When the ban was on in Haryana, policemen would be waiting at Faridabad and Palwal to catch the daily passengers carrying liquor bottles from Delhi. A few rupees exchanging hands made everyone happy. More ingenuous and affluent people used to create hidden vaults in their cars to carry liquor.

In fact, prohibition everywhere is a joke, except for those unfortunates who depend on the ruthless spirit mafia. Some methylated instead of ethylated spirit was enough to blind people, who were invariably poor folk. Bihar is the latest joker in the pack. They forget that “for every prohibition you create, you also create an underground.”

There is a misconception that illicitly brewed arrack is obnoxious and toxic. This is anything but truth. In fact, the so-called Indian-made foreign liquor, sold by spirit mafias and distilleries, is far more harmful to health than the locally brewed stuff. The reason is simple. The local brew is consumed by the locals and no one would want to hurt their neighbors.

I have had pleasant sessions in the brewing centers in Chithali Mal, which has a reference in O.V. Vijayan’s Khasakhinte Ithihaasam. I can vouchsafe that what I drank from there was among some of the best liquors I have ever had. I have to mention here the heavenly stuff brewed from cashew fruits in North Malabar.

When the government steps in and tries to bring everything under its control, it always creates an unsavory ambiance. Local brewing should be made legal and if possible, put under the control of co-operative societies formed for the purpose. Look at the case of toddy. The whole business has been polluted by the government’s intervention turning it into a big business for mafia gangs to operate with hardly any good toddy available anywhere in the state. And, what’s the harm if people brew arrack at homes for their own consumption? Forcing people to go to beverages outlets or to bars is like forcing people not to cook at home and only depend on restaurants for food.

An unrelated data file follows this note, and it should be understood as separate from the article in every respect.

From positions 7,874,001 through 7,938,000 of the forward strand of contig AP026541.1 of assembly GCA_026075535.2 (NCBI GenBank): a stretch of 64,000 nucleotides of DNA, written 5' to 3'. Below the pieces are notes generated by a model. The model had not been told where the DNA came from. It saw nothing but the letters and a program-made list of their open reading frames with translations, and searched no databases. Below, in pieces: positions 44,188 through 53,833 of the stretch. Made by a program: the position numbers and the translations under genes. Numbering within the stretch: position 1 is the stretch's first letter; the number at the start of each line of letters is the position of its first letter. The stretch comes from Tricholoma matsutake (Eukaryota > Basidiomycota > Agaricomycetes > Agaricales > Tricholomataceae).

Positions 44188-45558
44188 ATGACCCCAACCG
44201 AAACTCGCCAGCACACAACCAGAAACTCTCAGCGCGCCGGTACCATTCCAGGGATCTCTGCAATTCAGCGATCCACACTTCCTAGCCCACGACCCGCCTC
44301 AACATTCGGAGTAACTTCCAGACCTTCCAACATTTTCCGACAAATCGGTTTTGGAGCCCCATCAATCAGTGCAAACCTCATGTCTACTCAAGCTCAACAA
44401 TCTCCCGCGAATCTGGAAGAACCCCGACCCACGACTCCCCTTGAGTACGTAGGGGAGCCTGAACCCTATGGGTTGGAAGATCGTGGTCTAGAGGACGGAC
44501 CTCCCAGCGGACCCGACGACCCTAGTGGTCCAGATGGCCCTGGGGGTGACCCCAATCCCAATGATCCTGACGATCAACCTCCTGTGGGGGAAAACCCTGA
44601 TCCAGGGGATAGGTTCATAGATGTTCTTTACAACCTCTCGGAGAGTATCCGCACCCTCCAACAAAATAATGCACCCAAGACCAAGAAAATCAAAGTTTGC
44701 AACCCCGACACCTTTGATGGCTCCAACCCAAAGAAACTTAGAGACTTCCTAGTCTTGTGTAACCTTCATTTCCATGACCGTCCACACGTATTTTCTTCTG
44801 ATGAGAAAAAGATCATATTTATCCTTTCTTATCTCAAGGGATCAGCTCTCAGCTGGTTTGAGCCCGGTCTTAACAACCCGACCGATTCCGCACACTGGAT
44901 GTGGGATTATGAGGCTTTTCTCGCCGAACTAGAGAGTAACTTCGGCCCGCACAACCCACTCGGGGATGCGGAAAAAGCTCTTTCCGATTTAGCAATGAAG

It is good that the LDF has reviewed the liquor policy and allowed many of the bars to function again. They should also think of opening the arrack shops with the spirit manufactured in government-owned sugar mills such as the Chittur Sugar Factory at Menonpara. The ban on arrack had completely destroyed this factory and also affected the sugar crop growing farmers in that area. It threw thousands of laborers out of job. It only helped liquor barons like Vijay Mallya to prosper.

Vincente Fox has succinctly put it all in this capsule statement: “Prohibition didn't work in the Garden of Eden. Adam ate the apple.”

(Ravi Shanker is a poet, translator and columnist. He is the author of "Architecture of Flesh", a collection of poetry. Views are personal.)